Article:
Could BROWN be your brand colour?
How do you feel about brown? Could brown support the positioning and personality of your brand?
When you choose your brand colours you’ll create one of the brand building blocks that helps your brand stand out, get recognised – and remembered.
Because the eye sees colour first – before shapes or words – your choice of brand colours is vital to making a visual impact. I’ve quoted this study before, yet it’s worth a repeat – a University of Loyola study indicated that colour increases brand recognition by up to 80%. This is why Pantone say that ‘colour is the silent ambassador of your brand.’
When colour is such a vital contributor to your brand distinctiveness and appeal, it makes sense to ensure you’re choosing your brand colours with intention.
This is why I stress the importance of working out your brand thinking (the brand strategy piece) first.
Your Brand Strategy Foundation
Simply put, this work includes:
- Who your brand serves – and what they need and want
- Why your brand provides the best solutions for them to buy
- Who your brand is, and what it stands for – which creates emotional affinity with your target audience
Once we have these strategic foundations in place, it makes the job of choosing your brand colours with intention and meaning so much easier.
You’ll have brand colours with meaning that express your brand positioning and personality, instead of simply choosing the colours you like…
In turn, this means that your customers will feel the combination of your brand colour palette, logo and typography is authentic and true to your brand.
What meaning does the colour brown convey?
You don’t see brown in the 7 colours of the rainbow or at first glance in the colour wheel, so where does it fit?
Essentially, brown is a warm colour. You’ll find it in the deepest hues of orange, yellow and red, which is why we talk about reddish-brown, orange-brown and yellow-brown tones.
Look around and you’ll see that brown is an abundant colour in flora and fauna – from trees to seeds and from birds to mammals.
We use the names of trees to describe sumptuous browns like mahogany, teak, chestnut and walnut – and browns with a lighter touch like hazel.
It’s the colour of earth and the colour of poo – in tribute to the amazing Deborah James, who campaigned to alert people to the symptoms of bowel cancer – remember to ‘check your poo’ 💩
Back when I marketed paint colours, the lighter hues of brown – beiges – were massively popular. Because they’re easy on the eye, easy to live with and coordinate well with other hues.
Yet browns and beiges are sometimes perceived as boring or bland, which takes us to the downside of brown. Too much brown could be suppressive – it’s like the safe haven taken to excess.
Your view of the colour brown may be based on a combination of colour psychology, cultural symbolism and personal associations. Let’s take a look at how these could influence brand colour perceptions.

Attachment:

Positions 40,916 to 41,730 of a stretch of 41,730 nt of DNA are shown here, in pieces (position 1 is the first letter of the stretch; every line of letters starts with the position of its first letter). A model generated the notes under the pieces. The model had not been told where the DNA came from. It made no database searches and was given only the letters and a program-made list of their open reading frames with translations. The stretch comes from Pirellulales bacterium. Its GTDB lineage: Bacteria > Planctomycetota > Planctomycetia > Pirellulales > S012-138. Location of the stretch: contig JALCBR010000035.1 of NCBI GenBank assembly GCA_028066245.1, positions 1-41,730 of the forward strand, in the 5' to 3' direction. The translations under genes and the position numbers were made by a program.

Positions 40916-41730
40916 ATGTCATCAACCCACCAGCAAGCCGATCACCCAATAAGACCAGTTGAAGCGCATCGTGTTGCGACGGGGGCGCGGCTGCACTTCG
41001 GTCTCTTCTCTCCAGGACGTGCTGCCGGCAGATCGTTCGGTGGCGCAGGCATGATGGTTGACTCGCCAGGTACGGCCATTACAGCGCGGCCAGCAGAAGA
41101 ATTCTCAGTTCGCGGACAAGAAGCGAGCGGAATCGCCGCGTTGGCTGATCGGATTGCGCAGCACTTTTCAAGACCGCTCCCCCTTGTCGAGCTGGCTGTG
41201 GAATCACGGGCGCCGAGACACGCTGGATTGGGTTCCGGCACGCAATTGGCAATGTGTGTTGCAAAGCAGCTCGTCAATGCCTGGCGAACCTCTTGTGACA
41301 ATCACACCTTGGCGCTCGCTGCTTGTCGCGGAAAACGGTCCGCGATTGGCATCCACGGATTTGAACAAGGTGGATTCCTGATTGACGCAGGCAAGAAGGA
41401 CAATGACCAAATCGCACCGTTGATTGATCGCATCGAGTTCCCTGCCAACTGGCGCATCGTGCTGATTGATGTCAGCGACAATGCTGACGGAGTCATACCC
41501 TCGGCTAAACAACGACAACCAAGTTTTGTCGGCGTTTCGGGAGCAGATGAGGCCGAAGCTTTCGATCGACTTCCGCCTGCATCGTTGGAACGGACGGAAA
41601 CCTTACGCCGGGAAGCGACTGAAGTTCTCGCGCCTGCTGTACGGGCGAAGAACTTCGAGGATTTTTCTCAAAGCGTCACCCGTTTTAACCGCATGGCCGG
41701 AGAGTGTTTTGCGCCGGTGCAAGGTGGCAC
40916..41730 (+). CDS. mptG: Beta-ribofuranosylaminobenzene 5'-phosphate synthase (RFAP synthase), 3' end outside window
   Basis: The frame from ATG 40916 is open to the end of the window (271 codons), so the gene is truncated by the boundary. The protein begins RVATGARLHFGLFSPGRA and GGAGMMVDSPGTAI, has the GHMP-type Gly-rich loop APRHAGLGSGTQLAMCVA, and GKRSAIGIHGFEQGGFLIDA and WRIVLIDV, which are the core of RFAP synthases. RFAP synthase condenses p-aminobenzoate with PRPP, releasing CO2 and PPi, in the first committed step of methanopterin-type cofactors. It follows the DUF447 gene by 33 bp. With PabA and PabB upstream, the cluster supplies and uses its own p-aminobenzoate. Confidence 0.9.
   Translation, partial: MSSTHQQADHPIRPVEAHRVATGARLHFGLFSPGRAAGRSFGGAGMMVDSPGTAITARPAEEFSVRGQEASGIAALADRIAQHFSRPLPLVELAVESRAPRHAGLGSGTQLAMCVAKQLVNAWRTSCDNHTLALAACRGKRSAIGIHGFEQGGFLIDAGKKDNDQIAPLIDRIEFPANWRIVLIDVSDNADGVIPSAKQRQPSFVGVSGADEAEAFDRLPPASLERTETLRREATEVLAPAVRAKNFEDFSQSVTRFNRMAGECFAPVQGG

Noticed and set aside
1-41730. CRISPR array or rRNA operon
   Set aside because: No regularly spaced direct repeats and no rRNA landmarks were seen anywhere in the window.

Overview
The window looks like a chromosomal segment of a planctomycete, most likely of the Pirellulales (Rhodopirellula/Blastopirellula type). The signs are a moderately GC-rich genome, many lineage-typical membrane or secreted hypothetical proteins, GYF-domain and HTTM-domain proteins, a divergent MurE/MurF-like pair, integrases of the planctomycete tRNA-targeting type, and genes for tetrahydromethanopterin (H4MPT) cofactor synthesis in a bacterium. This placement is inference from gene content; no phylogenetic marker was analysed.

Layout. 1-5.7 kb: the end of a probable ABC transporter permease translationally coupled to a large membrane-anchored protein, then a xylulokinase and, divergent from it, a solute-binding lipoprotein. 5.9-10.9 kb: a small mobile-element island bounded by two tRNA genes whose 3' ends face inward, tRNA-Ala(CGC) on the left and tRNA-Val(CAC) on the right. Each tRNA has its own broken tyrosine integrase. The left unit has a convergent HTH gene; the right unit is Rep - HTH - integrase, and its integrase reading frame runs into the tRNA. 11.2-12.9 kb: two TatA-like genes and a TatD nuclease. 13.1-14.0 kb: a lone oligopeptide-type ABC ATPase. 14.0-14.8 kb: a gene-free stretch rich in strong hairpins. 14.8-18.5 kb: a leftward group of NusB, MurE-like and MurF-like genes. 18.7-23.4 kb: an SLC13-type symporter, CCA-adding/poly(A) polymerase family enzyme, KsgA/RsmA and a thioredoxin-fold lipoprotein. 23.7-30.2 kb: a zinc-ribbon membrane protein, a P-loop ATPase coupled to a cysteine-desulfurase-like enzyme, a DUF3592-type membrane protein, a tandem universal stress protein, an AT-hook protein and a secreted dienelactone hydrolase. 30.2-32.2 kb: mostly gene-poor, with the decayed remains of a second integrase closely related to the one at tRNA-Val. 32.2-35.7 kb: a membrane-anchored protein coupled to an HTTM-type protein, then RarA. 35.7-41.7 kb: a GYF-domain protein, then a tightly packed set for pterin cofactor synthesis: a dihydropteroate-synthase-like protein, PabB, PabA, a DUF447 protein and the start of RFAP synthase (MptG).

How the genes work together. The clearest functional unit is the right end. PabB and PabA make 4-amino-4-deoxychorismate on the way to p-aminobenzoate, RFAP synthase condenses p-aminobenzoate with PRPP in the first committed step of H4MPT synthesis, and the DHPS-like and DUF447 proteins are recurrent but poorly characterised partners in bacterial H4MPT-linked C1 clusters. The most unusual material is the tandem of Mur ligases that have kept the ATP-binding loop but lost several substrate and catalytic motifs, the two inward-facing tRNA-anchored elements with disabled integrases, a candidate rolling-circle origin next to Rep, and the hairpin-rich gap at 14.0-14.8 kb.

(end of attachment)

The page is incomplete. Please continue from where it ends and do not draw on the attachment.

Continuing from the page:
And remember – there are no bad colours – although every colour has upsides and downsides.
Aspects of Brown
I’ve read that in Feng Shui dark and rich brown represents wood and light brown represents earth. It is seen to have an energetic, nurturing quality – and combines well with blue because of the earth-water harmony.
Like chocolate labradors, brown is said to be friendly and approachable. It is also seen as loyal, trustworthy and dependable – in a practical and realistic way.
Like the mama bear protecting her cubs, brown can signify security, safety and protection. It can create a haven of escape from the outside world. Lighter shades of brown – beiges – are popular paint colours in living rooms.
For some people brown is a colour of the ’70s. Yet I feel this perception is changing with the increase in popularity of chocolate and coffee. From mocha and cappuccino to carob – we love the rich, dark and comforting nature of brown.
Examples of the brand colour brown
It’s not glamourous or sexy like black, yet Louis Vuitton’s signature pattern shows how deep brown combined with gold conveys seriously lasting quality and craftsmanship.
UPS also uses deep brown and gold to reinforce its hardworking and reliable brand personality. It’s a brand that portrays practical and down-to-earth attributes.
Our client Farehouse Trading Co sells wholesome, natural and organic food products in their store in Dorset and online. It’s a grounded brand which is genuine, sincere and grounded. Check out their website here.
M&M’s is a brand that likes to have fun yet is reliably inclusive, described in the brand mission as “championing the power of fun to create a world where everyone feels they belong”
Brown in summary
When used as your brand colour, brown conveys stability, dependability and quality. It’s an honest, down-to-earth, friendly colour. It’s connected with nature, strong, rich and warm.
On the other hand, if not used well, brown could be seen as boring, plain or suppressive. Or you may feel ‘browned off’.
Colours that work with brown
Consider these options to include in your brand colour brown palette:
- Blues, teals and greens – these colours reflect the colours you’ll find in nature. Imagine the serenity when powerful trees meet clear sky or calm water
- Violets bring warmth and inject chic and style into serious brown
- Oranges add sociability to the friendly strength
- Gold, cream and ivory add extra sophistication and luxury to the inherent quality of brown
Choosing your brand colours
Remember that selecting your brand colour palette is a strategic decision. This is why I suggest you take into account:
⭐ The power of individual colours and colour combinations
⭐ Your target customers’ needs, wants and mindset
⭐ The personality, values and purpose of your brand and what makes it different from competitors
Read more: 5 Ways to use Colour to Build your Brand
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